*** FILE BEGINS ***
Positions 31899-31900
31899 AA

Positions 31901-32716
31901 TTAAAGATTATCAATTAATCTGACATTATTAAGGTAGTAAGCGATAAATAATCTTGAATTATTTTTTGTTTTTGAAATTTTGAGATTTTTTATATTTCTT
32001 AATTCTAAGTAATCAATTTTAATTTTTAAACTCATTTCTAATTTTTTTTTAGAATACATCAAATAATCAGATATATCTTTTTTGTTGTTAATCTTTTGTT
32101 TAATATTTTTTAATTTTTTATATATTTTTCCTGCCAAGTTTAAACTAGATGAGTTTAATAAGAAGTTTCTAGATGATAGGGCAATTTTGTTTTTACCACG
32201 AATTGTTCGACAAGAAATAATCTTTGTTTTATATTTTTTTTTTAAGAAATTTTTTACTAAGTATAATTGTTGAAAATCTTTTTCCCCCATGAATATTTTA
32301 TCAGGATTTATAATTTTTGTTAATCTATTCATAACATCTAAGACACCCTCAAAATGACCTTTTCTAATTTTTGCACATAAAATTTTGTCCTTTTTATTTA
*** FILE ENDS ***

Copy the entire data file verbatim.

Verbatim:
Positions 31899-31900
31899 AA

Positions 31901-32716
31901 TTAAAGATTATCAATTAATCTGACATTATTAAGGTAGTAAGCGATAAATAATCTTGAATTATTTTTTGTTTTTGAAATTTTGAGATTTTTTATATTTCTT
32001 AATTCTAAGTAATCAATTTTAATTTTTAAACTCATTTCTAATTTTTTTTTAGAATACATCAAATAATCAGATATATCTTTTTTGTTGTTAATCTTTTGTT
32101 TAATATTTTTTAATTTTTTATATATTTTTCCTGCCAAGTTTAAACTAGATGAGTTTAATAAGAAGTTTCTAGATGATAGGGCAATTTTGTTTTTACCACG
32201 AATTGTTCGACAAGAAATAATCTTTGTTTTATATTTTTTTTTTAAGAAATTTTTTACTAAGTATAATTGTTGAAAATCTTTTTCCCCCATGAATATTTTA
32301 TCAGGATTTATAATTTTTGTTAATCTATTCATAACATCTAAGACACCCTCAAAATGACCTTTTCTAATTTTTGCACATAAAATTTTGTCCTTTTTATTTA